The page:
Maryland ranked 12th in the country for providing long-term care in an AARP scorecard released Wednesday. The state improved its position from 2014, when it ranked 23rd.
The AARP scorecard, compiled in conjunction with The Commonwealth Fund and The Scan Foundation, ranks states based on how they perform in five categories: affordability and access, choice of setting and provider, quality of life and quality of care, support for family caregivers, and effective transitions.
Maryland performed best in the affordability and access dimension of the report, meaning it is easier for consumers to find care and, if they cannot afford it, the state has an appropriate safety net.
However, like most other states, Maryland showed no major changes in the dimension’s underlying indicators. While the state did not decline, it also did not show improvement in any of the areas measured.
The AARP said that lack of improvement by most states was one of the most significant findings of the report.
“Overall, states have made incremental improvements but must pick up the pace of change to meet the needs of a growing number of people aging and living with disabilities,” the report said. “The cost of LTSS over time remains much higher than what middle-income families can afford, and most adults do not have private long-term care insurance.”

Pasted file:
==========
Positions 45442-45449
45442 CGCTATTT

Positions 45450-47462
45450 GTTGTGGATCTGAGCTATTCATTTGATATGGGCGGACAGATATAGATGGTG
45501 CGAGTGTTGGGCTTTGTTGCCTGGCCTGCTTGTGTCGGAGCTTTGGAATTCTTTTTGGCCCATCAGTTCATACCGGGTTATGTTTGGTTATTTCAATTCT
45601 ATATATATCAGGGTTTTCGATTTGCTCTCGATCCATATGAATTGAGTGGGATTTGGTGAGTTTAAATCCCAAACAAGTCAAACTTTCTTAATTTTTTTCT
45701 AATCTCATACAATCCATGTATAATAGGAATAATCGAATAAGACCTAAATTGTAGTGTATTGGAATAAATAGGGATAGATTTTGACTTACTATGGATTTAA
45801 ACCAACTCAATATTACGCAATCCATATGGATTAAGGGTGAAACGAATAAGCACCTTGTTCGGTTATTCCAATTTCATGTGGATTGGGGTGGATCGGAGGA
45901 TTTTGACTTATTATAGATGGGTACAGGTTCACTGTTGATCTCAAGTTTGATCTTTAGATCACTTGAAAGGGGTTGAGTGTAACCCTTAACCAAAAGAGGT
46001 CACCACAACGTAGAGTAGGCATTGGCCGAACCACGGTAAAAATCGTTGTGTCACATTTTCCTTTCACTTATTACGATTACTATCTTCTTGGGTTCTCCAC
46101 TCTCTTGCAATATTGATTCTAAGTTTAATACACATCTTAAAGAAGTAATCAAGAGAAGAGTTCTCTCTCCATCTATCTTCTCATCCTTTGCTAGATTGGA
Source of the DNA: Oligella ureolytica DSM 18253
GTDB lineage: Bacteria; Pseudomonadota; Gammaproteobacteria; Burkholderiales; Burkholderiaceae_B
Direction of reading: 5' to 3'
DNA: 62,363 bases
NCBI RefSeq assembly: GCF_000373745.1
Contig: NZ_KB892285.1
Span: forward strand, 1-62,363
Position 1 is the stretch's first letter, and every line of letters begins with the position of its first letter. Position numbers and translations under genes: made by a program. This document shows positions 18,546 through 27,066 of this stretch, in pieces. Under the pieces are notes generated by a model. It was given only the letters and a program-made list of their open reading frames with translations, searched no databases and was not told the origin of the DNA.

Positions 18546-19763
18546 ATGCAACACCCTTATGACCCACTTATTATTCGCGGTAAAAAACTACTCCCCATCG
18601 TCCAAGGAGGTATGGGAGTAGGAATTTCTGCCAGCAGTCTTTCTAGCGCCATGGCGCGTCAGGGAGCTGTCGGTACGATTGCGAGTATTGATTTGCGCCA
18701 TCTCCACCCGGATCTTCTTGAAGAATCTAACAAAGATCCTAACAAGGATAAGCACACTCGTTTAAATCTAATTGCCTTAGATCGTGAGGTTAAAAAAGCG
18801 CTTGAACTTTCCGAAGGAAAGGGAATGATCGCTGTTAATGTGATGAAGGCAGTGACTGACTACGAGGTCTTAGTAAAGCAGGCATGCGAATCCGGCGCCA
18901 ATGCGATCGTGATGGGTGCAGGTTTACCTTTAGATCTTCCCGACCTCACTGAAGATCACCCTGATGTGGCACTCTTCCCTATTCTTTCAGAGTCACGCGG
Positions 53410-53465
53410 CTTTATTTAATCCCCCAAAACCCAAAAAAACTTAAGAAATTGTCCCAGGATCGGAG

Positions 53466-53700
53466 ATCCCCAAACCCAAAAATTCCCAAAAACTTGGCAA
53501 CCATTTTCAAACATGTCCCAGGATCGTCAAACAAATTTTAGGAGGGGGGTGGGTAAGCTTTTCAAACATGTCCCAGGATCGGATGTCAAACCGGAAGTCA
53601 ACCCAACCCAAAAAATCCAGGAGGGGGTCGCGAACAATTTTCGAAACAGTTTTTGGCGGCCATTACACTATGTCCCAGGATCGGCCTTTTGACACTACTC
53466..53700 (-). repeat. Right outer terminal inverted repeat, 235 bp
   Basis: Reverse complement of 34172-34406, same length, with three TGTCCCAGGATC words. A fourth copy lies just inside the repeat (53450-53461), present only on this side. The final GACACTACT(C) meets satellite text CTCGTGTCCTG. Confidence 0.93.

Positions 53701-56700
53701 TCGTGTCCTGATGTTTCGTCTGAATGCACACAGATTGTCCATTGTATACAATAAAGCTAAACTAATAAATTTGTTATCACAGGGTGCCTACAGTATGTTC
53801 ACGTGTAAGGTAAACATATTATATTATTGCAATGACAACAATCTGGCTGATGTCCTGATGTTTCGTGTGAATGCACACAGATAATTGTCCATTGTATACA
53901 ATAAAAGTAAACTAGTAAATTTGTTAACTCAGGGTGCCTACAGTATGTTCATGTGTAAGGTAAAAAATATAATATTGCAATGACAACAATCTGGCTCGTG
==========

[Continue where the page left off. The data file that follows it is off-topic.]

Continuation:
Maryland’s worst performance was in the category of choice of setting and provider, where the state ranked 34th in the country.
Generally, the compilers of the report expressed concerns that as baby boomers age there may not be enough resources to help take care of them. Those concerns have been exacerbated by the proposed cuts to Medicaid at the federal level.
“Medicaid covered most of the long-term services and supports, both through community-based services and nursing home care,” said Susan Reinhard, director of AARP’s public policy wing. “At the moment it’s even that much more important that we draw attention both to the performance and the services because these services are at great risk with the potential for replacement of the Affordable Care Act.”
Washington state ranked best in the 50-state ranking, overtaking Minnesota, which had been first in two previous scorecards released in 2014 and 2011.